Opinion

Pravin the pragmatist

Richard Calland

The new finance minister's common-sense tone has introduced a subtle shift in power relations within government.

The more it changes, the more it stays the same. That old cliché poked one in the eye as one watched Pravin Gordhan on Tuesday: from the insistent tone and measured argument in favour of low inflation to the purple tie and immaculate grey suit and the smattering of isiZulu, it could have been Trevor Manuel at the podium in the National Assembly.

Like Manuel in his early years, Gordhan struggled with the tele-prompter. Those devices can be invaluable—enabling the speaker to address his or her audience directly, looking them in the eye, especially advantageous from the perspective of television—but they can also be confounding.

Thabo Mbeki hated them, preferring to look down to read his speech from paper. Perhaps he was more comfortable avoiding the eyes of his audience.

To work well, a perfect rapport between the speaker and the operator of the teleprompter is necessary. The latter must move the script, which scrolls down on two see-through Perspex panes to the right and left of the speaker at exactly the right pace. Too fast and the speaker is left breathlessly behind. Too slow—which was more often the case on Tuesday—and he has to stutter to a halt, waiting for the next word or phrase to appear.

And the speaker must be equitable in his use of the two screens to sustain the effect that he is not reading from a script but miraculously summoning every word from his memory and turning from one part of his audience to the other as he does so.

Our new minister of finance favoured the screen to his right about 80:20, which is understandable, given that the ANC benches are on the right of the podium. Only occasionally did he turn to his left to read and speak towards the assembled ranks of the Democratic Alliance and other opposition parties.

So, more practice, please, Pravin.

But why am I dwelling on these cosmetics? Was there so little substance on which to comment? Well, yes and no. On one level the medium-term budget policy statement was not so much a disappointment as a bit of an anticlimax. It was the most important moment since the election and the appointment of a new administration in April. It was the occasion when, if there were to be any big shifts in policy and strategy, they were to be announced.

But those expecting or fearing a “lurch to the left” were always misplaced in their analysis. It is not that Gordhan has succumbed to any fiscal conservatism, but that he, too, more or less, believes in the overall strategy that has driven government policy in the past years: monetary stability and low inflation (because high inflation hurts the poor more than the rest of us); reforms in governance to encourage inward investment (because if the environment is unattractive, there are plenty of other places where the money can go); expand the tax base and extract all you can from it (to maximise revenue and because the current narrow base is unsustainable); spend what you have properly and efficiently and honestly (because wastage and corruption undermine social delivery).

Gordhan commended, if not by name, his predecessor’s prudence in maintaining a budget surplus, which has softened the blow of the current recession and sharp decline in revenue. And he congratulated the exiting governor of the Reserve Bank, Tito Mboweni, for building up a large dollar reserve fund to help prevent the rand from strengthening too much, thus undermining exports and jobs.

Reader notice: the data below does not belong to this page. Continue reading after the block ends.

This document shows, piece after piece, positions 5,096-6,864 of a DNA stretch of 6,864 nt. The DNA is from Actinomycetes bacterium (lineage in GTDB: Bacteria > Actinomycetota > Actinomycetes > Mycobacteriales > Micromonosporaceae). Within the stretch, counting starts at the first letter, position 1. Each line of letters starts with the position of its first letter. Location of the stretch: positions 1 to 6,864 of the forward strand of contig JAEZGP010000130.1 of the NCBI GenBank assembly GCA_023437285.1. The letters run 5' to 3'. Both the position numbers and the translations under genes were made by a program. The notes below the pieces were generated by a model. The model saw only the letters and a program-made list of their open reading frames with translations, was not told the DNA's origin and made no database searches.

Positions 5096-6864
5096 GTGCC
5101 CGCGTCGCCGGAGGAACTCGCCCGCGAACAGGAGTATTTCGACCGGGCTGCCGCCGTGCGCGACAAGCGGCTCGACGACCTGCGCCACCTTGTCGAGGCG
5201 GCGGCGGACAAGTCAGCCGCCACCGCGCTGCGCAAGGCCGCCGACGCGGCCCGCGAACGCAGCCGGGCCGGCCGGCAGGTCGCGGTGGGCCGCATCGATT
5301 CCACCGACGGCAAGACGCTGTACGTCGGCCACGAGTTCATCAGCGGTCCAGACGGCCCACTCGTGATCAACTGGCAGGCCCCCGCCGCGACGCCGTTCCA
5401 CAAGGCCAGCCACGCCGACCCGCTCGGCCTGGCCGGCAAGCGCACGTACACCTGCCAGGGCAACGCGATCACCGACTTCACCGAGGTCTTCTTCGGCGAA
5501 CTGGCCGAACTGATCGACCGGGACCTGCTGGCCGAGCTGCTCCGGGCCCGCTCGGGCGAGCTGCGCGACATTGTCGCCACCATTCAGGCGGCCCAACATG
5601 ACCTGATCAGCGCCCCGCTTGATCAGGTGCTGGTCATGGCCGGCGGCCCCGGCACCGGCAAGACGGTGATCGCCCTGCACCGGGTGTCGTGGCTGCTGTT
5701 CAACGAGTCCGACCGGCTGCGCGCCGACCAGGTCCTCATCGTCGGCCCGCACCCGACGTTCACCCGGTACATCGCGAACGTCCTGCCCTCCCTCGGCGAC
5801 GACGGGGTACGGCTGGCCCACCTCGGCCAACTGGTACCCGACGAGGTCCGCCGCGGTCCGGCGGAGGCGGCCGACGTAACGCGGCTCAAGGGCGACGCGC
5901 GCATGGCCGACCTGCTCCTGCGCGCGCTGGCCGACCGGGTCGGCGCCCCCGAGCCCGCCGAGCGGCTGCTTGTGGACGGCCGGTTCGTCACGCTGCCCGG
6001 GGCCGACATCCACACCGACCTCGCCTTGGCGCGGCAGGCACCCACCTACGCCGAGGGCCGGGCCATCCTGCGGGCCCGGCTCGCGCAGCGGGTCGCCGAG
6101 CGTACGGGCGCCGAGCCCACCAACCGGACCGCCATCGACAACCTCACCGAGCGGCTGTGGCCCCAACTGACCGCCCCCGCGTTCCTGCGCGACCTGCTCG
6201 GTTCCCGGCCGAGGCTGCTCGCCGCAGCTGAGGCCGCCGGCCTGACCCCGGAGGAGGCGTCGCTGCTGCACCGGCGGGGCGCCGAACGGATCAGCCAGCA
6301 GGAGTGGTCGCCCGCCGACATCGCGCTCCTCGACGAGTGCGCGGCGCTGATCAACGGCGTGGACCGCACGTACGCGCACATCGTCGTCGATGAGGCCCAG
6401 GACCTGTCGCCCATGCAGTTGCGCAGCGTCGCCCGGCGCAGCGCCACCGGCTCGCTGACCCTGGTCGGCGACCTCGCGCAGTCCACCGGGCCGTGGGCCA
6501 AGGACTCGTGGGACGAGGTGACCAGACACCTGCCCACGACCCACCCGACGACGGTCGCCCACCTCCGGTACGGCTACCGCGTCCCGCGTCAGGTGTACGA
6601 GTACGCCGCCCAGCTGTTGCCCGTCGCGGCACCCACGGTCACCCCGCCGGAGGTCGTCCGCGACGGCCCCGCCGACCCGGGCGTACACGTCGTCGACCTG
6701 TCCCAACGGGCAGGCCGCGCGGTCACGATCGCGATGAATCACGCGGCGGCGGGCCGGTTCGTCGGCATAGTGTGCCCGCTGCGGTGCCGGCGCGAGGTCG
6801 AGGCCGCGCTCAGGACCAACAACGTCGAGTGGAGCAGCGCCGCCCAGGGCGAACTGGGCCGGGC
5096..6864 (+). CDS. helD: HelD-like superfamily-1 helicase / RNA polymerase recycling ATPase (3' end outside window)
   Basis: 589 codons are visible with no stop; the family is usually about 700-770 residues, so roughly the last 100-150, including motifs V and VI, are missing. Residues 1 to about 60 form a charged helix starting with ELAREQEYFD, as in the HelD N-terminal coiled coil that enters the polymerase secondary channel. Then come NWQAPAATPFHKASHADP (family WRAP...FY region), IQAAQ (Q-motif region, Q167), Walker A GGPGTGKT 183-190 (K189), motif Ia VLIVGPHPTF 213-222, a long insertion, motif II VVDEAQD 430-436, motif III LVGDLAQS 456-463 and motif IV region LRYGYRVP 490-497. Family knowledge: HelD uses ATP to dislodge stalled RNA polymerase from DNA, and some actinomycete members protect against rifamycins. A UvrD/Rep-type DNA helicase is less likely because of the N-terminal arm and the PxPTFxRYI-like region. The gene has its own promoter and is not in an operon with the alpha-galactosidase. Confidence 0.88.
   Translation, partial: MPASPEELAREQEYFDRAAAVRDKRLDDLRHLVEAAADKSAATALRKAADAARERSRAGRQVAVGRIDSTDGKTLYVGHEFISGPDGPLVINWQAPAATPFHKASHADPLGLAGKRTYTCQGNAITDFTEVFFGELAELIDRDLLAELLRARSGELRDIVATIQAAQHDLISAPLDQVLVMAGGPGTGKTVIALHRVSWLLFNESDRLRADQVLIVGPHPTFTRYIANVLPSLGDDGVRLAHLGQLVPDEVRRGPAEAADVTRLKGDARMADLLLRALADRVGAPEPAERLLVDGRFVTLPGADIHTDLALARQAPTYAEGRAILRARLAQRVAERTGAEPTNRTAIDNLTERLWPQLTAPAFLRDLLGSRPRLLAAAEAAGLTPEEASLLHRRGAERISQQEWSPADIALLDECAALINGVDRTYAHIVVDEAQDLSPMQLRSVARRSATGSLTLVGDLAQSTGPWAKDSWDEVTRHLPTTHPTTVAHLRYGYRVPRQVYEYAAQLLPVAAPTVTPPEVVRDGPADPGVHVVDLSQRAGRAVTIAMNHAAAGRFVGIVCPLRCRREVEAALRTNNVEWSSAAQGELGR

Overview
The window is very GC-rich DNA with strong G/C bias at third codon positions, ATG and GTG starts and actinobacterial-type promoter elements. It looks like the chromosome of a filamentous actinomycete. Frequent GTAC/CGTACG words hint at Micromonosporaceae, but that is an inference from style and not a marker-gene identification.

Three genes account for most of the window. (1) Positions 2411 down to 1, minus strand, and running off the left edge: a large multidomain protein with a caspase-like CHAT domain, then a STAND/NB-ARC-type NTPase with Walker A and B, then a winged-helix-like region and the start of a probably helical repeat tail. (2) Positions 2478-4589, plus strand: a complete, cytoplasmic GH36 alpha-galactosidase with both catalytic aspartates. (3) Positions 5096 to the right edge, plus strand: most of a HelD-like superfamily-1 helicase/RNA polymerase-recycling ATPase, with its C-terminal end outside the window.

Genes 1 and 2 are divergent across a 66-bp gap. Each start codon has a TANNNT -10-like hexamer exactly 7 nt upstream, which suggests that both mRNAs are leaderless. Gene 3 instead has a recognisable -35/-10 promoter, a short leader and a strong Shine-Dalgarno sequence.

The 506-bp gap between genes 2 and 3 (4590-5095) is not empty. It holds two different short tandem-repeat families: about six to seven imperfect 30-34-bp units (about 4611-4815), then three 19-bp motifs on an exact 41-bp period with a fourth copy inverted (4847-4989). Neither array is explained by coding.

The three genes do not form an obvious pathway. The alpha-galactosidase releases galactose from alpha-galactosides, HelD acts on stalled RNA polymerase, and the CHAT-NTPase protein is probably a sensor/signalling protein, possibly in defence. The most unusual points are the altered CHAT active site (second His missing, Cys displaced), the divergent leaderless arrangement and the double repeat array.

This was not mere diplomacy. Gordhan believes in this stuff. The difference may be in execution and in his relations with other Cabinet ministers. He will be sharp on wastage and corruption; as he said, it will move beyond words to action. And, his will be less a “government within a government” than Manuel’s treasury was.

On Tuesday Gordhan adopted a deliberately understated tone, implying, I thought, a level of humility that was not conspicuous by its presence in his predecessor. And to emphasise that he will be more of a team player, less a “first among equals”, Gordhan referred to almost all of his fellow Cabinet ministers by name during the course of his speech. He will rely more on them to come up with the big ideas and innovations, providing the fiscal framework and, if the economy permits it, the money to fund the more expansionary plans of the new administration. This is a subtle shift in power and institutional relations within government.
So it was that the far-reaching extension of the child support grant to children aged 18, adopted at Polokwane, was announced not by Gordhan—though it did confirm that the money was there to pay for it in the coming three years — but by the Cabinet office last week. But Tuesday also affirmed that the treasury remains on top of the process—though now that Parliament has the power to amend the budget, it may be able to play a more assertive role in future years, if it navigates its new powers adeptly.

There was a delicious moment in Gordhan’s speech when, in an off-the-cuff aside, he said: “We can understand the sceptism of those on our left.” He was pointing to the members of the DA seated on the left-hand side of the chamber and not to the left of the ANC alliance. And spot on he was too: if anyone was truly disappointed on Tuesday, it was the frustrated opposition conservatives who, anxious to get their teeth into a clumsy and feckless stagger towards a loony left approach to the economy, were let down. Instead they were met with the pragmatism and sound common sense that one would expect from the communist pharmacist turned tax man who now leads “Team Treasury”.

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